Today is a big day for Boehringer Ingelheim. The FDA’s Cardiovascular and Renal Drugs Advisory Committee is reviewing its Pradaxa drug, which the German drugmaker hopes will win an endorsement for treating stroke prevention in patients with atrial fibrillation. That outcome appears highly likely, given that FDA reviewers took the unusual step of saying the med should be approved - albeit for only one of two doses sought by BI and without a superiority claim over Warfarin, the standard but difficult-to-take treatment (see the briefing documents here).
But what does this mean for the competition? You may recall that several other large drugmakers are racing to get their own bloodthinners into the hands of the nation's doctors - Bristol-Myers Squibb and Pfizer are developing apixaban, which scored well in a recent study (see here) with more to come next year, and Bayer and Johnson & Johnson have Xarelto; widely anticipated study results are due in November. At stake is market worth anywhere from $10 billion to $12 billion annually, depending upon whose estimate you believe. So what are the wags saying?
Even with an FDA recommendation, Boehringer may find that marketing Pradaxa against Xarelto will be challenging. Why? In a research note, Larry Biegelsen of Wachovia Securities points out that Bayer and J&J are seeking approval for only one dose of Xarelto. And so, "if the FDA advisory committee recommends approval of only the 150mg dose of Pradaxa," he writes, "the playing field will be more level for Xarelto because we believe Xarelto has a much greater chance of matching the efficacy and safety profile of the 150mg dose of Pradaxa than it does of matching the 110mg dose." Remember taht docs like flexibility when it comes to dosing. And the 110 mg does was not recommended by FDA staff.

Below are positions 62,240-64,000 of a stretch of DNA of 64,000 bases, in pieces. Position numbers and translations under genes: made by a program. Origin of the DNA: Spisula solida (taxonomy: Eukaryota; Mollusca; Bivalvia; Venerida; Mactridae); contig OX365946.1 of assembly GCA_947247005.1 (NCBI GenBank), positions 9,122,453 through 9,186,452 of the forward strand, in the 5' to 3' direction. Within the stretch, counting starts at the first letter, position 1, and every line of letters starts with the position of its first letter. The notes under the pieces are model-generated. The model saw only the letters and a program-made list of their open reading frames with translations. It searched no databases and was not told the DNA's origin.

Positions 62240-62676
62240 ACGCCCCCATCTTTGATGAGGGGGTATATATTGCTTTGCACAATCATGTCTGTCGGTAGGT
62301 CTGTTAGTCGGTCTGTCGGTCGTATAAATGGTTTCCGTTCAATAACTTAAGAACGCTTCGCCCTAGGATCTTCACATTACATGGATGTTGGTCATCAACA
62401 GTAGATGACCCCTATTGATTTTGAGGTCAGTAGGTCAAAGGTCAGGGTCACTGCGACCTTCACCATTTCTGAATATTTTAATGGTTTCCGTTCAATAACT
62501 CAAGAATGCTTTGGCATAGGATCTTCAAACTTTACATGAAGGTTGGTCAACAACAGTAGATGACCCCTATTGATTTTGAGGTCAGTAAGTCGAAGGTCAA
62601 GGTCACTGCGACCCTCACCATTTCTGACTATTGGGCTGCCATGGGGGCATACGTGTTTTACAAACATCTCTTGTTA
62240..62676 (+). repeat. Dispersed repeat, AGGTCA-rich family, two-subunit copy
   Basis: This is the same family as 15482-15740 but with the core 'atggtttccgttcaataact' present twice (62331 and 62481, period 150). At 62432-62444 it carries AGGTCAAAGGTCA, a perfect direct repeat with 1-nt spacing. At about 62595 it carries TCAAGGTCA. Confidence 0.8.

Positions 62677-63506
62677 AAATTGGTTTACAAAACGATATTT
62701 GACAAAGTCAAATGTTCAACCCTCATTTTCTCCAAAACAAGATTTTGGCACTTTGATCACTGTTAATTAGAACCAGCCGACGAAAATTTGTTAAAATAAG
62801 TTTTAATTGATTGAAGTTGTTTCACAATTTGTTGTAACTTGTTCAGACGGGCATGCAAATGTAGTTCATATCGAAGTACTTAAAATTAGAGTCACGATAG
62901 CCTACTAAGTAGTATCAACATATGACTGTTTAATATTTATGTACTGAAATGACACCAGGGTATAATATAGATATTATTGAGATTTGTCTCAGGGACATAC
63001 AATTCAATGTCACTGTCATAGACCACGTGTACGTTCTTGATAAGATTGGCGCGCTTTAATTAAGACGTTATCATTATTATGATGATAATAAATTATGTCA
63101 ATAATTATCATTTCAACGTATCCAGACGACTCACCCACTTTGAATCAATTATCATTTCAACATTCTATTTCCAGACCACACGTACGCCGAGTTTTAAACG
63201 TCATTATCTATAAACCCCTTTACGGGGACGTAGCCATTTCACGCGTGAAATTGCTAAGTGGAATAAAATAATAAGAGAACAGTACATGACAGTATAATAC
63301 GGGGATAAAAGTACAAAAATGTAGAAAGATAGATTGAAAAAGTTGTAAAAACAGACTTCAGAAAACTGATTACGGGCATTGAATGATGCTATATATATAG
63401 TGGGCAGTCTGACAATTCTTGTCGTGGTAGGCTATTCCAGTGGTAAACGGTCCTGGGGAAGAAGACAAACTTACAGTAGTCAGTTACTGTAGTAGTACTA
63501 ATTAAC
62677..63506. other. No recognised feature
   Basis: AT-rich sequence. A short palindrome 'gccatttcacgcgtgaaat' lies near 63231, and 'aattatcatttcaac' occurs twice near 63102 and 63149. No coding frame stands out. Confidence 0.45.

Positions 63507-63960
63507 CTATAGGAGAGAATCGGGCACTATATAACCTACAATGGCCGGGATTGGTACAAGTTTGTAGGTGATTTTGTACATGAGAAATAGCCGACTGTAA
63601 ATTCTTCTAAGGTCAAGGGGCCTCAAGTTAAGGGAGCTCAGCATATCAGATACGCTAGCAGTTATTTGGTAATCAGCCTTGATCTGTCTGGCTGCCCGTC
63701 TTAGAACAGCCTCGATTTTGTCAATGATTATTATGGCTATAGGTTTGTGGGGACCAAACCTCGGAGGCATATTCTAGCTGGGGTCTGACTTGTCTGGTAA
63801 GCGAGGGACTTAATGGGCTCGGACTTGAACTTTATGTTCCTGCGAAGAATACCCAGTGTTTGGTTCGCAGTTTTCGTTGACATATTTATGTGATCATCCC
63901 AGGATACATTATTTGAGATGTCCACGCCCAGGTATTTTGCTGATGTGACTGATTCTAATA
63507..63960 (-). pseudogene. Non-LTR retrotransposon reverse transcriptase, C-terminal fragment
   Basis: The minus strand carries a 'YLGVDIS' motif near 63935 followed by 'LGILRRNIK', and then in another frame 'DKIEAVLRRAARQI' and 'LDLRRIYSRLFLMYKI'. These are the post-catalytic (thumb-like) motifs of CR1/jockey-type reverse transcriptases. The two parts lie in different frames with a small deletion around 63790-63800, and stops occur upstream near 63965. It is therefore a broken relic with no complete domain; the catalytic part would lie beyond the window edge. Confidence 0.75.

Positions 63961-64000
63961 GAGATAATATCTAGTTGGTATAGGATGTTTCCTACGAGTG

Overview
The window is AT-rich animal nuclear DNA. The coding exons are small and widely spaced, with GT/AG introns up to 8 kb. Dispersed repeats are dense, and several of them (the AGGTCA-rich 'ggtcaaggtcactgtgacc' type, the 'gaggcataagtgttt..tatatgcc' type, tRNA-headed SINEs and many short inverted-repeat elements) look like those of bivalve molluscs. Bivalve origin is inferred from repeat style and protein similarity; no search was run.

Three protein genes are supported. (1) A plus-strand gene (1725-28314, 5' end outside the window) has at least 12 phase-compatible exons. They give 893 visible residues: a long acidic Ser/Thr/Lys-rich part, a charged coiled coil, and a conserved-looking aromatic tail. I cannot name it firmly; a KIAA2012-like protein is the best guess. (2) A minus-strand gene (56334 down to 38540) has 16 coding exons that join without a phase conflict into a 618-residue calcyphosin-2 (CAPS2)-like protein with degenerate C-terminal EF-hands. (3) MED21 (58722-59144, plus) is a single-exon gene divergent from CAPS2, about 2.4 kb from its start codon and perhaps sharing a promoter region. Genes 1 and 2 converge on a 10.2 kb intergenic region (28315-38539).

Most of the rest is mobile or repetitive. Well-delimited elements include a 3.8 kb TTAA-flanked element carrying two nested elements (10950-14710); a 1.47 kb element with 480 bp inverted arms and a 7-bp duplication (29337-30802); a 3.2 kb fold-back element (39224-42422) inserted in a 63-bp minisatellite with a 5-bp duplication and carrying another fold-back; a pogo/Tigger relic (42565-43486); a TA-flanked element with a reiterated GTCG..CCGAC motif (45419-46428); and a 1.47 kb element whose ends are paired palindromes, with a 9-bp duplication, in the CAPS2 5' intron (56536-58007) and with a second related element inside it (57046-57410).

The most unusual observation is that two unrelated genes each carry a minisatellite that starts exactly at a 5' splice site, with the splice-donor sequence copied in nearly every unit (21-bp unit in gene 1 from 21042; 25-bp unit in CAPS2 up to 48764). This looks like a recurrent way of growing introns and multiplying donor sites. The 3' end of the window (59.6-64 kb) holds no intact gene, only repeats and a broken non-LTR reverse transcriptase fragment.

He goes on to speculate that forthcoming Xarelto study results could pressure Pradaxa further, assuming that Xarelto demonstrates better efficacy and comparable safety to warfarin. Xarelto would have such advantages as more convenient dosing (once daily versus twice daily), better tolerability, and no myocardial infarction (MI) signal, which is an assumption on his part.
Meanwhile, Credit Suisse analyst Catherine Arnold wrote to investors that Boehringer's decision to submit an open label study is a gamble. The FDA reviewers, as noted already, declined to endorse a superiority claim, which means that Pradaxa will be at a disadvantage if rival meds "show superiority in a blinded trial and get that in their label." She also points out that, in Canada, where both Pradaxa and Xarelto are already available for acute settings following hip surgery, Xarelto "has proven to be the drug of choice based on clinical data," and has taken a 35 percent share of the market.